T’Pol and Stigmatizing the Victim

Posted: May 31, 2018 by Ty in Spirituality
Tags: , , , , , , , ,

Sub-Commander T’Pol: I have Pa’nar Syndrome. It doesn’t make a difference how I contracted it.

Captain Jonathan Archer: It makes a lot of difference. You’re not a member of this minority. He forced himself on you, you said it yourself.

Dr. Phlox: He’s right, T’Pol, you should tell them.

Sub-Commander T’Pol: He is not right. If I used that as a defense as a way to keep from being taken off Enterprise, I’d be condoning their prejudice, and in the process indicting every member of the minority. I won’t do that.

-Star Trek Enterprise episode “Stigma

Star Trek lore has always been written as part western, part space adventure, with a strong under current of prophetic social commentary. It is a dualistic story, one of an open, loving consensual open-polyamorous marriage with Phlox and one of his wives who wishes to get to know Charles Tucker better, and another that shows what happens when consent from adults is removed over time. That is addressing the imposed stigma a survivor has on their lives through the character of Sub-Commander T’Pol.

In Season 1’s episode “Fusion” the crew encountered a radicalized Vulcan faction using mind-melds to better bring their logic and emotional selves to fruition. But it was not a meld of choice, as T’Pol was attacked and melded with… the repercussions were not a quaint one-off story, but rather stayed with the character throughout the show as it became the allegory of trauma-survivor-healing for someone who has been raped. For her mind, her logic, the essence that made her Vulcan was violated. In fact, her government wanted her to come back to Vulcan for treatment because the after effects had compromised her neurology with an affliction. Imagine, shunning and hiding away the victim?

Dr. Yuris: [referring to T’Pol] The mind meld was performed against her will.

Dr. Oratt: Can you verify this?

Sub-Commander T’Pol: Why? So you can perpetuate your double standard? Condemn the infected when they meld by choice and sympathize with them when they don’t?

-Star Trek: Enterprise “Stigma”

The challenging of one’s culture’s norms is bravery. Too challenge the norm not only for those in your situation, but also because the norm itself is wrong is the height of heroism. We exist in a province where an official opposition refused to shop up to work rather than go officially on the record for their beliefs, that have allowed policies to be openly debated and discussed in regards to vaccinations being child abuse; and outing children. We have persons with disabilities living barely above poverty, unless x to the y to the z is addressed.

Yet we state we are inclusive.

We state we have progressed.

We state we are enlightened.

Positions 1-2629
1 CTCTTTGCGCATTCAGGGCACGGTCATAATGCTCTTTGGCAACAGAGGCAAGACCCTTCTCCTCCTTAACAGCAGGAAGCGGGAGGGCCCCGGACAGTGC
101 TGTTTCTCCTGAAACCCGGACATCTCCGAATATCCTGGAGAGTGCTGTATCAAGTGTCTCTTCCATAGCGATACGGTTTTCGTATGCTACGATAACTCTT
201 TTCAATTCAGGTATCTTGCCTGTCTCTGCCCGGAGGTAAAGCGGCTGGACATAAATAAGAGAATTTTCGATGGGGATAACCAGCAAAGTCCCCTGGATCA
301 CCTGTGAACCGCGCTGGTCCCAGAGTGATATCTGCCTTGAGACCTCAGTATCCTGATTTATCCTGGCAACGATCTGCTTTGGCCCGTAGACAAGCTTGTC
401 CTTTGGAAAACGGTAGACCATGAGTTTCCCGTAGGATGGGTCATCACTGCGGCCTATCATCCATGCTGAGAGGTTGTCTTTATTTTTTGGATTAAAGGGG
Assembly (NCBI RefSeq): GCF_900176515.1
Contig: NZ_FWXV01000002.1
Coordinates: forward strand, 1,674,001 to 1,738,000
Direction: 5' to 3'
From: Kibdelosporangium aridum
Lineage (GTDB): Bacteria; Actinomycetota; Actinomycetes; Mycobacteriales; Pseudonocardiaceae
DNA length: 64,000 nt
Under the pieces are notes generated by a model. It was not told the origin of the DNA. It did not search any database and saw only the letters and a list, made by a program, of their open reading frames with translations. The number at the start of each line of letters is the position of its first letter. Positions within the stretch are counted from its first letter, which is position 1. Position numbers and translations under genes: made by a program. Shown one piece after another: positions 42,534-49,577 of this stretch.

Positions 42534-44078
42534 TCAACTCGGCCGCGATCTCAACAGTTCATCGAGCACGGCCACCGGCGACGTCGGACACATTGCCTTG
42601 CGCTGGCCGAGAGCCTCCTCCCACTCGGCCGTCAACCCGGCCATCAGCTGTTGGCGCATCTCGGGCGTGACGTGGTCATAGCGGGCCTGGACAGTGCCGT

Captain Jonathan Archer: “You Humans are too… volatile, too irrational, too narrow-minded.” That’s what I heard for years – from every Vulcan I met. But we don’t hold a candle to you when it comes to narrow-minded. We got rid of bigotry nearly a century ago. We’re not afraid of diversity. We don’t persecute it, we embrace it. If you call yourselves enlightened, you have to accept people who are different than you are.

Star Trek: Enterprise “Enigma”

The #metoo #churchtoo #timesup #Pride #Disabilitypride #MMIW #TRC and many other movements of healing and accountability to decent humanity towards one another.

Then cue  rabid response of alt-right; Religious Right, Neo-Nazis; and Incels (and other extremist groups out to exert their power and authority over other people–and yes in religious circles this does include Quiverful and Complementarian ethos).

T’Pol was a character on a television show over a decade ago, and yes there were many characters before, but where the stand was made and the line was drawn in the sand was simple.

You cannot hide away evil. You cannot let darkness win. You cannot let a double standard exist where this behaviour is okay because of “G”. Rather, you must make a stand that says, this is wrong, call it out as such. Call out whatever innuendo or other b.s. is propping it up.

Her story rippled throughout the series.

Why?

When someone takes away your ability to feel safe within your own sacredness it is not an easy fix. The journey takes time. It involves grieving, anger, medical and psychological interventions and aides. Sometimes they work, sometimes they work only sometimes, and other times you have to find another way.

For in the after effects one needs to discover their new truth. Their new centre. It was a journey up to that moment before the abuse, before the trauma, before the harassment, before the rape…before you questioned if you could have stopped it (and what a double standard that the victim would even entertain the question)…

to the now, and the journey that will take time to the new you.

Sub-Commander T’Pol: Maybe this incident will encourage others to speak out.

Captain Jonathan Archer: Let’s hope so.

-Star Trek: Enterprise “Stigma”

Through the support of professional circles of support, eventually overgrown by new and (healthy) enduring circles of support the voice you discovered to speak the truth of what was robbed from you… will emerge to speak who:

The YOU—YOU ARE–Truly are.

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